What Caused The Hundred Years War

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From the invasion of Northern France in 1339, to the surrender of Bordeaux in 1453, the Hundred Years’ War is considered one of the bloodiest wars of its time (Saunders, Turnbull 125, 142). The war lasted 116 years (125). The Hundred Years’ War illustrates turmoil in history where England tried to control France so that the English kings could expand their territorial holding in France. The Hundred Years War that started in 1337 was actually series of wars (Saunders, Turnbull 125). One of the main contributing factors to the war was when the last French king, Charles IV, died in 1328, leaving no direct heir to the throne (Allmad 1). Edward III, the King of England, claimed the French throne because his mother, Isabelle, was Charles’ sister …show more content…
First, there was the English success until 1429 and then the French recovery starting in 1453 (Carr 25). In 1340, the battle of Sluys began on June 24, at noon (Saunders, Turnbull 126). The English annihilated the French fleet by sinking or capturing 166 out 200 of their ships (126). The Battle of Sluys was a very important naval battle that allowed the England to control the English Channel for a generation, and allowed for the invasion of France and Victories (126). Edward III defeated the French army at Cregy in 1346, and in the next year captured Calais (Allmad 2). September 28, 1347 through 1354, a truce ended because of impact of the Black Death (Saunders, Turnbull 130). The English continued to be successful with John II, the King of France, being taken prisoner in 1356 (Allmad 2). For the next 10 years, the French countryside was raided at will by the English (131-132). Nominal peace happened between 1360 until 1368 ( Saunder, Turnbull 132). Dauphin Charles signed the Treaty of Bretigny, ransoming John II for 3 million gold crowns in 1360 (132). A formal truce happened between the two sides between 1375 until 1383 (133). The majority of the people died during this time starting with the Black Prince in 1376, Edward II in 1377, and Charles V in 1380 (133). The French started preparations for an invasion of England in 1386, but stopped when the the English won in the battle of Margate in 1387 (133). Another truce took …show more content…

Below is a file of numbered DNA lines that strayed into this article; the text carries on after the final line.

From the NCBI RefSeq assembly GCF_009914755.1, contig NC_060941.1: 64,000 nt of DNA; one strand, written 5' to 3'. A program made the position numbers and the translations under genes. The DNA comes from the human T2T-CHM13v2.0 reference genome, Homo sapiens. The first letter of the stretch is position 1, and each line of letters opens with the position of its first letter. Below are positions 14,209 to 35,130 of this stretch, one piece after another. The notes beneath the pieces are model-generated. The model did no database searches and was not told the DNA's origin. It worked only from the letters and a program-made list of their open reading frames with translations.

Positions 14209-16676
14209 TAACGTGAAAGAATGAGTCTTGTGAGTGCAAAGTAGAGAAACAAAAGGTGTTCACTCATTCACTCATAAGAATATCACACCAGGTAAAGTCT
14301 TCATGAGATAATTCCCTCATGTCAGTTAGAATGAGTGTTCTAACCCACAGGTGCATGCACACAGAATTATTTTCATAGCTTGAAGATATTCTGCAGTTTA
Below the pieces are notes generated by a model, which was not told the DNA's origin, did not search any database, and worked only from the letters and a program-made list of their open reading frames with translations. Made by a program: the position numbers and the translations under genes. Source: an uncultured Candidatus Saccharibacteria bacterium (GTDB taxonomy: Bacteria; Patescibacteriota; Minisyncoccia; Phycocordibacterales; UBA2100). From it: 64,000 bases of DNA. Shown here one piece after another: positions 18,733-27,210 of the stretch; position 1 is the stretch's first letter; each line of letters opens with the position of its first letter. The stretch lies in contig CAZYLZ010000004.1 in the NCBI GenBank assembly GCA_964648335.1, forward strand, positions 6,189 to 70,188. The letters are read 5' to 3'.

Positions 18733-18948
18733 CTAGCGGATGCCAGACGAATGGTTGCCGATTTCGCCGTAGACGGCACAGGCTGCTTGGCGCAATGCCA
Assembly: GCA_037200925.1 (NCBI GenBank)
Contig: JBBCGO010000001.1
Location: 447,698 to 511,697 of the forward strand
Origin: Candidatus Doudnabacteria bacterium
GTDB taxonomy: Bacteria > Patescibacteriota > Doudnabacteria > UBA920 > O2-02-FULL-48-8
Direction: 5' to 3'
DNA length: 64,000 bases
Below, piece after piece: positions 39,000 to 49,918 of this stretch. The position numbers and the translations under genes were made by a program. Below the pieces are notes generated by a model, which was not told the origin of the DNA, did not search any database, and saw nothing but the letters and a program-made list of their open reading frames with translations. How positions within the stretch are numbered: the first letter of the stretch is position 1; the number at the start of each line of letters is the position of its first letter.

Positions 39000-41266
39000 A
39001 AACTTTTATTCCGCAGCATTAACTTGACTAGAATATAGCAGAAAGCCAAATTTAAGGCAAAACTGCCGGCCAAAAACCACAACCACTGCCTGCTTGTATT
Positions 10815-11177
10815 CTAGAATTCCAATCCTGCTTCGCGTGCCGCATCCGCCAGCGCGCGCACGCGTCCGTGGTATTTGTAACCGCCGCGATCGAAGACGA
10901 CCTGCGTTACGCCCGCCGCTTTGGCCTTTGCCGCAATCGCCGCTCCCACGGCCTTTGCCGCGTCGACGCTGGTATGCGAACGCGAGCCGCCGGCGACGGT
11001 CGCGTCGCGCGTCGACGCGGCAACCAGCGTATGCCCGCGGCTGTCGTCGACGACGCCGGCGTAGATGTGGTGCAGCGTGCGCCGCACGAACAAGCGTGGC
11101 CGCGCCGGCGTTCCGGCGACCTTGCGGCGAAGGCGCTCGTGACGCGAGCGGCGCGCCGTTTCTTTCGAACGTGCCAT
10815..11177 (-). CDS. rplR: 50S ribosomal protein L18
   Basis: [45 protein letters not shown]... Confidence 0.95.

A truce lasted until 1415 and afterward was marked by intermittent warfare (133). Henry V declared war on Charles VI on April 1415 (134). England continued to be the victor with Dauphin Charles slaying John when he appeared for negotiation (136). Henry V forced Charles VI to sign the Treaty of Troyes May 21, 1420, and Charles was disowned as heir to the French throne and Henry V replaced him (136). He became ruler of France on June 2, 1420, and died of dysentery at Blois on August 31,1422 (136). Saunders and Turnbull stated in their book Wars That Changed History: Some of the World’s Greatest Conflicts that “French resistance to the English grew, although Duke John waged a skillful defense of the English holding in France until his Death on September 14, 1435” (139). The English and French opened diplomatic talks in 1435 with the English refused to withdraw claims to the French throne insisting on the marriage between King Henry VI and the daughter of Charles VII (139, 140). The English broke off negotiations with France with one of their French Raids (140). When the English returned, Burgundy had switched sides and Philip agreed to recognize Charles VII as King of France in 1435 (140). In the same year, loyal Parisians to Charles VII allowed besiegers to enter the city and ultimately the English signed a five year truce at the city of

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